When using the above described catalysts in an amount of 400 ml, under the specified conditions, there are obtained per hour the isomer distributions and yields of mononitrotoluene such as they are shown in table 3. The nitration product (crude) contains, in addition to the p-isomer and o-isomer, about 3 to 4% of m-nitrotoluene.
Nitration of toluene in the gaseous phase while using Al2 O3 having 9 m2 /g BET as carrier, impregnated with sulfuric acid or with a mixture of sulfuric acid/Mo.
Table 3__________________________________________________________________________ ##STR2## 96 % HNO3 Temp. Vacuum yield calcu- lated on Isomer ratioNo. g g ° C mm Hg catalyst HNO3 % p/o p : o__________________________________________________________________________16 156 32.8 130-140 5 * 61.1 1.84 64.8 : 35.217 208 32.8 135-145 5 * 76.6 1.70 63.0 : 37.018 156 32.8 125-135 5 ** 69.2 1.71 63.1 : 36.919 208 32.8 130-140 5 ** 73.3 1.68 62.7 : 37.320 208 32.8 140-150 5 ** 42.3 2.03 67.0 : 33.021 104 32.8 130-140 20 *** 70.4 1.63 62.0 : 38.022 156 32.8 125-130 20 *** 61.6 1.67 62.6 : 37.423 208 32.8 130-140 20 *** 71.5 1.59 61.4 : 38.624 208 32.8 135-145 **** 71.3 1.80 64.3 : 35.7__________________________________________________________________________ * 5 % H2 SO4 on Al2 O3 ** 10 % H2 SO4 on Al2 O3 *** 15 % H2 SO4 an Al2 O3 **** 10 % H2 SO4 and 1 % Mo on Al2 O3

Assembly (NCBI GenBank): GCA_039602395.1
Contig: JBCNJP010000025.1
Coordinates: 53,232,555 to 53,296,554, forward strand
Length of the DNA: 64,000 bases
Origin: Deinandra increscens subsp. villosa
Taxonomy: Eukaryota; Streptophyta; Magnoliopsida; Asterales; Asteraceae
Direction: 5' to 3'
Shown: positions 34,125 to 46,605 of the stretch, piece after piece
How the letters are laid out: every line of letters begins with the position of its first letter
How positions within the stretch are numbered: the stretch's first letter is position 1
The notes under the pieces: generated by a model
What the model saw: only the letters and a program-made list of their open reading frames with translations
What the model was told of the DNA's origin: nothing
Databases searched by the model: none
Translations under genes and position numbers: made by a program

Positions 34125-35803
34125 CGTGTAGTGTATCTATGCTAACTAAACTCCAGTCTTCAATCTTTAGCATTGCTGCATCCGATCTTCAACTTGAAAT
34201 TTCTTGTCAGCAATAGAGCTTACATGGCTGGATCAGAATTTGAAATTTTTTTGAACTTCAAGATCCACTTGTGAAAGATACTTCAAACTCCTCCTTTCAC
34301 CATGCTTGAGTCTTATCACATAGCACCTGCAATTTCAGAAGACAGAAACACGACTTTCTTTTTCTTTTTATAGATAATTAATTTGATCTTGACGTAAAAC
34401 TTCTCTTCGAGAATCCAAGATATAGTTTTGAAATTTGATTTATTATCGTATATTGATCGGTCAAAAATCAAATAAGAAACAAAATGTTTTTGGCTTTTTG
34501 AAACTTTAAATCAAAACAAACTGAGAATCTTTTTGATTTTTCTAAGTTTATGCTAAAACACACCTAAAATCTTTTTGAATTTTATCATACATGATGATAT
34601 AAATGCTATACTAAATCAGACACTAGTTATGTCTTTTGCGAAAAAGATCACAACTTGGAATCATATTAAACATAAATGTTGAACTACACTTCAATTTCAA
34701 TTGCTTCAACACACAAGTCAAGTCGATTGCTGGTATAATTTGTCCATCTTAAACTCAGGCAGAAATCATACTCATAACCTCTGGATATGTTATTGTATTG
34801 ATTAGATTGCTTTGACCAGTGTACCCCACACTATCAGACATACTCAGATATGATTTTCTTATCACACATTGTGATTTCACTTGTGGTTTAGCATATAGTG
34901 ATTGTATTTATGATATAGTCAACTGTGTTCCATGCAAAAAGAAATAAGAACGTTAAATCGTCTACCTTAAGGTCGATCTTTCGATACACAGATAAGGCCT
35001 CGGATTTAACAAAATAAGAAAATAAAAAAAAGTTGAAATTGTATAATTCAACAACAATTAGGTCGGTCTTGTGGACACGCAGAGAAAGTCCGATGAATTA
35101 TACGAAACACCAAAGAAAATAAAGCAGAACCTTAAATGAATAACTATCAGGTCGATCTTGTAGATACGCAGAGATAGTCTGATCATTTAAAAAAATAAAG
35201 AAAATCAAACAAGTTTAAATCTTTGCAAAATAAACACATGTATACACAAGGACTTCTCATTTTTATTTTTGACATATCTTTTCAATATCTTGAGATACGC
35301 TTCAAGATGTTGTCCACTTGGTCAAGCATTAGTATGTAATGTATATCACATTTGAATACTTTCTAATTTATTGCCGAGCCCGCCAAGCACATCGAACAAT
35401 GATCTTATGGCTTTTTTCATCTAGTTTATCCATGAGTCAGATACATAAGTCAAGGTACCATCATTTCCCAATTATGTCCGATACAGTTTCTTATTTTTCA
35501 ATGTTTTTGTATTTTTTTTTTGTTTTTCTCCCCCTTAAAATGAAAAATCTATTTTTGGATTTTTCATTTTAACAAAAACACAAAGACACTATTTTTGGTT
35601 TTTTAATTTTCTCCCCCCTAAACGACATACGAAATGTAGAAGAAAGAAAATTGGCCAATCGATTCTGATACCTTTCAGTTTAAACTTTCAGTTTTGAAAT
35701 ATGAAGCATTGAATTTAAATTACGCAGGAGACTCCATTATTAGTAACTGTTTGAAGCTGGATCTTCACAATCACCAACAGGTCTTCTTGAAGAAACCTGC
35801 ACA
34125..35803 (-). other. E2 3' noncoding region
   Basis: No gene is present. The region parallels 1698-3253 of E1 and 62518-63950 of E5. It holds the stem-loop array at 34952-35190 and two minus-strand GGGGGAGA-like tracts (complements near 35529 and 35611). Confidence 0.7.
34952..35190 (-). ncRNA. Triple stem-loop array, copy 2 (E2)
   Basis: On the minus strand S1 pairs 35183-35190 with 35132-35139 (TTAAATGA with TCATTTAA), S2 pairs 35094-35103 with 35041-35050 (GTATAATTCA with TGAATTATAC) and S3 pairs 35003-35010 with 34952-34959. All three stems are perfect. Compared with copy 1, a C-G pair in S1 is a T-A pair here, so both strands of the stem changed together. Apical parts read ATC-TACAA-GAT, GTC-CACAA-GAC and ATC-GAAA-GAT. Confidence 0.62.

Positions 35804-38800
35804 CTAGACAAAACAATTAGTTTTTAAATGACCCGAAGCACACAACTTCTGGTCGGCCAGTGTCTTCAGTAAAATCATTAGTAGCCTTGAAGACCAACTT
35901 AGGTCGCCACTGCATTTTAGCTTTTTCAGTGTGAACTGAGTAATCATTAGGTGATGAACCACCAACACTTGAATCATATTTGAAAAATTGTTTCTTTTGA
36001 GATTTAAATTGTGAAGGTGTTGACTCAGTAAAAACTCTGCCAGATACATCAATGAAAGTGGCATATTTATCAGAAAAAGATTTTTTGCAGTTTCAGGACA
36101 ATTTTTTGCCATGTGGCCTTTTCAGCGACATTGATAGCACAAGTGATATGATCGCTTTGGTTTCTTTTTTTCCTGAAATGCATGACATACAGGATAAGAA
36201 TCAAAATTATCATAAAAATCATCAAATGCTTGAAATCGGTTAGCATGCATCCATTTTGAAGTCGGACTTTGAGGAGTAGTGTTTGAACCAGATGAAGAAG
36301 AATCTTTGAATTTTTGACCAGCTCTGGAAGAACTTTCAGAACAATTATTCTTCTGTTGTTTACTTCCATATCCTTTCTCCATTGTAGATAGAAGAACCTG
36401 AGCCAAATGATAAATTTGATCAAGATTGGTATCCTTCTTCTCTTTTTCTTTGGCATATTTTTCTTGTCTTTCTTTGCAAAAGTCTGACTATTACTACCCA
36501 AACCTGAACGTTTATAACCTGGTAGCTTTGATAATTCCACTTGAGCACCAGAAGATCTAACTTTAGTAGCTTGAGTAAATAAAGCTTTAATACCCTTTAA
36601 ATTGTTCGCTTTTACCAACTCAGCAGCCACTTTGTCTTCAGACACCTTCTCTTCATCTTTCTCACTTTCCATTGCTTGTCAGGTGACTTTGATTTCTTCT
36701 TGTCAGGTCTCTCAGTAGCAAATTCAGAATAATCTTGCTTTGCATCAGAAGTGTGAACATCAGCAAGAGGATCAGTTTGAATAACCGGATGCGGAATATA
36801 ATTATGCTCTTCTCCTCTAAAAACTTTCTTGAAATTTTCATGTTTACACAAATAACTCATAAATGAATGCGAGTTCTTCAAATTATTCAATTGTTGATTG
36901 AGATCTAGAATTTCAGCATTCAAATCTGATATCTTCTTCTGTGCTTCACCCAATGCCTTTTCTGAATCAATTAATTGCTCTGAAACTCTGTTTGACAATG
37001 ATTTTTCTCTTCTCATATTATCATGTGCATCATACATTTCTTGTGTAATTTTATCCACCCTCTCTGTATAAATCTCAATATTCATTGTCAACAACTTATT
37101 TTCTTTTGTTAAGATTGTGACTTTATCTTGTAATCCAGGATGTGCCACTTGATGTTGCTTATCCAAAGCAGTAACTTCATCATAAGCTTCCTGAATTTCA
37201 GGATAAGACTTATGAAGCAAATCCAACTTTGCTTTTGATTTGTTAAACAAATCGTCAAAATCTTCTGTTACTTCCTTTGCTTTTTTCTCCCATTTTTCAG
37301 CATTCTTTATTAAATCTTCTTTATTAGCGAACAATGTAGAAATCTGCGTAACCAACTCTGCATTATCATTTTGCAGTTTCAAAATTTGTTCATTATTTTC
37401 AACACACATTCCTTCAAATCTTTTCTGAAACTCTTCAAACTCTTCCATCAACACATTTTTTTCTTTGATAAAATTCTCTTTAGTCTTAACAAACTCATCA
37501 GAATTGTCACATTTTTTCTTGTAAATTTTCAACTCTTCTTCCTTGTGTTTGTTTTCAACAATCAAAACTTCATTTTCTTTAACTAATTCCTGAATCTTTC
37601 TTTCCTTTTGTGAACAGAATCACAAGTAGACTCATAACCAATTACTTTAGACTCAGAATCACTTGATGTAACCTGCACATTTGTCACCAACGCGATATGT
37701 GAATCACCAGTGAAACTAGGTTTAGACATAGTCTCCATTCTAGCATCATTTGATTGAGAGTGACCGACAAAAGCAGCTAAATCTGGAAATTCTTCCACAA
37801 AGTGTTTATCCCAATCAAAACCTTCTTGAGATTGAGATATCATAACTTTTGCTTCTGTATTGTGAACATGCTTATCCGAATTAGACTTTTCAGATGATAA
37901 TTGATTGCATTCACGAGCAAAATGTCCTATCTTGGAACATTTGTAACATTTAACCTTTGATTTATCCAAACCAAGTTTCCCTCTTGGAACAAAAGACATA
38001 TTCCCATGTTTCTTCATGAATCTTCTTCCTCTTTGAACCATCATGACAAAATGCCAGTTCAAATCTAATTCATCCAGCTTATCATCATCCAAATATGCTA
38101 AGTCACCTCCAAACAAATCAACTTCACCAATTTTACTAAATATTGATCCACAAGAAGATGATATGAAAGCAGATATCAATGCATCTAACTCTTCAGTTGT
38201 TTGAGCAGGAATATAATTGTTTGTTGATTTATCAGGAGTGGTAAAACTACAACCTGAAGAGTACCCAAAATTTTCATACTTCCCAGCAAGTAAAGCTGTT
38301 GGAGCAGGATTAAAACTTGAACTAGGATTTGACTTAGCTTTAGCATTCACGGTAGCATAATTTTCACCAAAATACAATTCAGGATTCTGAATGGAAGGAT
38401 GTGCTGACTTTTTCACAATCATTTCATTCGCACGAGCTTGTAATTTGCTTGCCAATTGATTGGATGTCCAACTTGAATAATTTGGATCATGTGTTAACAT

The process of Example 1 is followed with the proviso, however, that the catalysts of table 4 are used and are prepared as follows:
769.6 parts of Fe2 (SO4)3 (23%) are dissolved in 373 parts of water under heat and the carrier of 1600 parts of Al2 O3 having 9 m2 /g BET and being impregnated with this solution is then dried at 105° C. under normal pressure.
869 parts of Fe2 (SO4)3 (23%) are dissolved in 600 parts of water and blended with 204 parts of 98% sulfuric acid. The carrier (1600 parts of Al2 O3 having 9 m2 /g BET) is impregnated with this solution, then dried at 105° C. under normal pressure.
1600 parts of aluminum oxide having 9 m2 /g BET are impregnated with the solution of 313 parts of Al2 (SO4)3. 18 H2 O in 546 parts of water, then dried at 105° C. under normal pressure.
The solution of 389.3 parts of aluminum sulfate. 18 H2 O and 181 parts of 98% sulfuric acid in 480 parts of water is applied onto 1600 parts of aluminum oxide having 9 m2 /g BET, then dried at 105° C. under normal pressure.
The reaction conditions applied and the isomer ratios achieved as well as the nitro toluene mixture yields obtained are also specified in table 4. The m-nitrotoluene content is about 3 to 4%.
Nitration of toluene in the gaseous phase when using aluminum oxide having 9 m2 /g BET as carrier which is impregnated with ferric sulfate, a mixture of sulfuric acid/Fe2 (SO4)3, aluminum sulfate or a mixture of sulfuric acid/aluminum sulfate.